Tumors were harvested from mice of different ISA27 treatment groups (IP = intraperitoneal treatment; IT = intratumor treatment), processed to obtain cell lysates for Western blot and total RNA for real-time RT-PCR analysis. A) Western blot analysis showed up-regulation of p53 and p53 transcriptional target p21 in tumors from ISA27 IT group and up-regulation of p53 in tumors from ISA27 IP group. In this group, the increase of p21 was near to significance. B) Real-time RT-PCR analysis showed a statistically significant increase in MDM2, p21 and PUMA mRNA levels in tumors from ISA27 IT and IP groups.
Finally, we tested the safety of the in vivo administration of ISA27 in healthy nude mice. There were no significant changes in body weight among treated and control groups of mice, indicating no toxicity of the treatment (data not shown). Internal organs (liver, lung, kidney) were then analysed by histology. No morphological differences were found in treated mice compared with controls (Fig. 17).
Two weeks from the start of the treatment, mice were sacrificed, and internal organs were removed for histological analysis. Masson trichrome staining was performed on liver, kidney and lung tissues from treated and control mice. No morphological differences were found in the treated mice compared with the controls.
6. Synergism between ISA27 and the Conventional Chemotherapeutic Drug, Temozolomide
Because both MDM2 inhibitors and genotoxic drugs use the p53 pathway, they may synergise to promote cytotoxic activity in GBM cells that retain p53 function. To this end, we investigated the effect of combining doses of ISA27 with the currently used genotoxic drug, temozolomide (TMZ). Based on the IC50 values for ISA27 and TMZ alone, the theoretical additive IC50,add values for ISA27 and TMZ were calculated for three fixed ratios (1∶80, 1∶150, 1∶1,000) (Fig. 18). Furthermore, the experimental IC50,mix values were determined for the same fixed-ratio combinations in the viability assay (Fig. 13). The IC50,add and the IC50,mix values are shown in Table 2. Statistical analysis of the data from isobolographic analysis revealed synergistic interactions between ISA27 and TMZ for the three examined fixed-ratio combinations (Table 2; Fig. 18). Furthermore, the interaction index values of the combinations demonstrated the following rank of potencies: 1∶80>1∶1,000>1∶150 (ISA27:TMZ).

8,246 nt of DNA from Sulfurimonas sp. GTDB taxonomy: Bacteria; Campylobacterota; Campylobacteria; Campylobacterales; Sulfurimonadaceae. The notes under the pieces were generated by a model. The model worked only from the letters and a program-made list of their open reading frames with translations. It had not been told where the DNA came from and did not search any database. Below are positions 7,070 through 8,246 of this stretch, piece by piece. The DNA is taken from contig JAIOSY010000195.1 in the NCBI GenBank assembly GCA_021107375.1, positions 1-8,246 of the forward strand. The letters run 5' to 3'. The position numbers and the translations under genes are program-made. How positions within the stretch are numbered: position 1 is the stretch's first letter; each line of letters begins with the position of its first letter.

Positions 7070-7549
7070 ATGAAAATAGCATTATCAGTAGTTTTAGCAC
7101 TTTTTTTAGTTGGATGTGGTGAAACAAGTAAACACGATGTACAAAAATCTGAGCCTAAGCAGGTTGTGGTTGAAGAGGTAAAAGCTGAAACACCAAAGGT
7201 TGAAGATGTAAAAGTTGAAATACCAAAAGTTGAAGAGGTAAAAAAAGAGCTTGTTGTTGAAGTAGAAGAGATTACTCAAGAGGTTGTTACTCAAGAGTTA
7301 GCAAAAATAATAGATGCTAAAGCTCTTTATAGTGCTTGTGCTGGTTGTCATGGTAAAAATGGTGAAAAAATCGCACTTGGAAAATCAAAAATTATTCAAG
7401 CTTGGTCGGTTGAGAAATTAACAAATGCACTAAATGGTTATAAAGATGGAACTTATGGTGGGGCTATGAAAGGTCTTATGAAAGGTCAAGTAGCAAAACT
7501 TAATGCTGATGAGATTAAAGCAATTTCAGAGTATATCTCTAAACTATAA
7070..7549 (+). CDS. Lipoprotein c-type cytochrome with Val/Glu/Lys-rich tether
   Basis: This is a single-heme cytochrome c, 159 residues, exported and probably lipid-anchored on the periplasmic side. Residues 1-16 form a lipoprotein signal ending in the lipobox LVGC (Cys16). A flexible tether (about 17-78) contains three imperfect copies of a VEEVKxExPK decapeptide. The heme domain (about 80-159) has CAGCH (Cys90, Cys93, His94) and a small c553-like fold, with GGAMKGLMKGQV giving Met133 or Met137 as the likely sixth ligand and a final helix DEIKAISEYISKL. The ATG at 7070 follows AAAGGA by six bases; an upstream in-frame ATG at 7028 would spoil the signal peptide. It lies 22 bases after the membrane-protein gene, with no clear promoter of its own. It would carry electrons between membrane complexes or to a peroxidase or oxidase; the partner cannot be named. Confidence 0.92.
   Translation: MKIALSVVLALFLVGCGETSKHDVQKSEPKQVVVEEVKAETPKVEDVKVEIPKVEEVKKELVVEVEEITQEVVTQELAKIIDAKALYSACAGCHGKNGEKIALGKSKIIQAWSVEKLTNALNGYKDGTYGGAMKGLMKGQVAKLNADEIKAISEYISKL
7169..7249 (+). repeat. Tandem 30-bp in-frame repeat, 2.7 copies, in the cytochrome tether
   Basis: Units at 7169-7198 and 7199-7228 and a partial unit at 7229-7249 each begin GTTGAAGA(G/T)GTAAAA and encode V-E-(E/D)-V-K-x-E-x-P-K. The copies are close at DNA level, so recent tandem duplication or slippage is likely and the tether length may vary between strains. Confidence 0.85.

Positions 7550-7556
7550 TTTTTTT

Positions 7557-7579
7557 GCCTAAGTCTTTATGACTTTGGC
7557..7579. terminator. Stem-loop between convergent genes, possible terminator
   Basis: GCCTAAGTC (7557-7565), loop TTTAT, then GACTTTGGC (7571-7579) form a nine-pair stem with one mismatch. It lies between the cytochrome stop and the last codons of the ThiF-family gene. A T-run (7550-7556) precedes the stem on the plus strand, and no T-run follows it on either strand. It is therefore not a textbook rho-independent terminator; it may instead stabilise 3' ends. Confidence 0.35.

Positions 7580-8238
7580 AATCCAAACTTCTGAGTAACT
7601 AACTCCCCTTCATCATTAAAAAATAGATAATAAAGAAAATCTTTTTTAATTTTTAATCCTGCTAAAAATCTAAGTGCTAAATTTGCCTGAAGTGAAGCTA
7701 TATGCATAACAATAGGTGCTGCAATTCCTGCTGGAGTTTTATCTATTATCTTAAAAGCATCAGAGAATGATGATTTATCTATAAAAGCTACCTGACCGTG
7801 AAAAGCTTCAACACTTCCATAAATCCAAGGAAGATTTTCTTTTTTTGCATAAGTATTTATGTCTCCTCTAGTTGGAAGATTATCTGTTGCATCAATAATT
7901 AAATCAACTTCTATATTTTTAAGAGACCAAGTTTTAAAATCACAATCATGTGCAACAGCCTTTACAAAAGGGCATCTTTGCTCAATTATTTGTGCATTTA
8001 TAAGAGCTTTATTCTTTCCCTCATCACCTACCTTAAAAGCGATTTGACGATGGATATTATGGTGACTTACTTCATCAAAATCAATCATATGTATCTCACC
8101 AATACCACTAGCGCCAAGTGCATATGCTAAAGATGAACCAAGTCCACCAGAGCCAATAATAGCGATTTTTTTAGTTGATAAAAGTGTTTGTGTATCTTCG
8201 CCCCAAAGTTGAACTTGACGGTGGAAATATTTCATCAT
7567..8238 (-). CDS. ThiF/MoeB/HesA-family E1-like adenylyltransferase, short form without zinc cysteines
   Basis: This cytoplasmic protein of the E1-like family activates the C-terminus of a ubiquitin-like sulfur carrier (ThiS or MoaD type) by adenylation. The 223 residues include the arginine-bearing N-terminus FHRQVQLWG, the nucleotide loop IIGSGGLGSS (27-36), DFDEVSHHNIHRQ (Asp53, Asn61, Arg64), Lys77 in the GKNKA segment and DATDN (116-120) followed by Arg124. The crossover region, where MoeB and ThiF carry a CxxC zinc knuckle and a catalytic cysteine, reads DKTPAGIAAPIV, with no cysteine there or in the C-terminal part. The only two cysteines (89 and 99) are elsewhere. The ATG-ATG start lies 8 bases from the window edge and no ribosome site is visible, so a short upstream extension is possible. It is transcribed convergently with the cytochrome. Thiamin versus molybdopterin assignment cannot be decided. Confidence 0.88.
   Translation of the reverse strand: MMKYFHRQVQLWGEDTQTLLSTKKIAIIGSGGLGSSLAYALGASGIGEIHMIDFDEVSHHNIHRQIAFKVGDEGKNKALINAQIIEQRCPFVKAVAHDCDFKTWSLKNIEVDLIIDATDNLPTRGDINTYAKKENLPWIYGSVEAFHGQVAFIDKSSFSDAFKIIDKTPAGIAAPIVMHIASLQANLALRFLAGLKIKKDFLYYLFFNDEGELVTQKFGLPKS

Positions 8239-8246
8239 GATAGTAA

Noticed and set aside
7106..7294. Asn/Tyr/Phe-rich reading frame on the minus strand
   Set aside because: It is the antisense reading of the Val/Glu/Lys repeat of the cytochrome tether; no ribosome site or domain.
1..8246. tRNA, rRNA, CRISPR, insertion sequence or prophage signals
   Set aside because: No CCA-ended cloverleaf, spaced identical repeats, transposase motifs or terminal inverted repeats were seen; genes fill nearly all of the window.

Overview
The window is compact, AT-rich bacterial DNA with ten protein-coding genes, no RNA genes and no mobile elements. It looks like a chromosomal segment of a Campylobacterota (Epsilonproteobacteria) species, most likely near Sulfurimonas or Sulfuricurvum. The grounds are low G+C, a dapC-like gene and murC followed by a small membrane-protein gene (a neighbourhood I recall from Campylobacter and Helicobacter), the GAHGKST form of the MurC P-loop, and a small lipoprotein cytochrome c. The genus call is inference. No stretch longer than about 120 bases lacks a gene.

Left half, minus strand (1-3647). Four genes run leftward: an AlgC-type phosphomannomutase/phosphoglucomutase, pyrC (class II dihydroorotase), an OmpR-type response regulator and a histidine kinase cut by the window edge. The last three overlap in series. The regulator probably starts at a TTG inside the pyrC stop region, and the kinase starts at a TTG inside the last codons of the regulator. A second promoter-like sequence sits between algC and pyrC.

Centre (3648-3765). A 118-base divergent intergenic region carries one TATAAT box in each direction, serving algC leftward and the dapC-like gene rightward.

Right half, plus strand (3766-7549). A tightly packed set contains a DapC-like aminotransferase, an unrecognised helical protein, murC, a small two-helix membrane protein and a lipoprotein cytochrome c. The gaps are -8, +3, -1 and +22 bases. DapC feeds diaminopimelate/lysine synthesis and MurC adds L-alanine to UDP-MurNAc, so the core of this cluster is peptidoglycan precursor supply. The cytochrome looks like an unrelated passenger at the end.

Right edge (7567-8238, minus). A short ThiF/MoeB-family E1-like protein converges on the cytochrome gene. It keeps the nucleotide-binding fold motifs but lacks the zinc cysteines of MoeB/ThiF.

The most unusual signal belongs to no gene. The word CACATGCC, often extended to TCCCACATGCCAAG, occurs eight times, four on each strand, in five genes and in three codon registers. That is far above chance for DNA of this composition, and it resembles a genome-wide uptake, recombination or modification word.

Isobologram 2-D showing the interactions between TMZ and ISA27 in MTS viability tests performed in U87MG cells treated for 72 h with TMZ and/or ISA27. The IC50 values for TMZ and ISA27 are shown on the X- and Y-axes, respectively. The isobole of additivity is shown as a solid line drawn between the aforementioned IC50 values of TMZ and ISA27 and connects the X- and Y-axes. The open points (○) on the additivity line depict the theoretical IC50,add values for total dose expressed as the proportion of TMZ and ISA27 that produced a 50% effect. The solid points (•) depict the experimental IC50,mix values for total dose expressed as the proportion of TMZ and ISA27 that produced a 50% effect. The experimental IC50,mix values of the mixture of ISA27 and TMZ for the fixed-ratio combinations of 1∶80, 1∶150 and 1∶1,000 were found to be significantly below the theoretical isoboles of additivity, indicating super-additive (synergy) interactions.
The direct and specific activation of the p53 pathway without inducing collateral DNA damage offers a tantalising solution to the shortcomings of current therapeutic regimens and appears to be a reasonable approach for GBM therapy in view of the infrequent occurrence of p53 gene mutations , . The cumulative evidence of aberrantly increased activity of the primary p53 inhibitor MDM2 in GBM ,  prompted us to examine the effects of targeted inhibition of the MDM2-p53 interaction by the spiro-oxindole analogue ISA27, a recently described small-molecule inhibitor of MDM2 . Little is known about the effects of MDM2 inhibitors on the in vitro growth of GBM cells. Recently, Nutlin-3, the first potent small-molecule inhibitor of MDM2 , was reported to be effective at inhibiting GBM cell growth in vitro , suggesting the validity of this experimental approach for the treatment of GBM.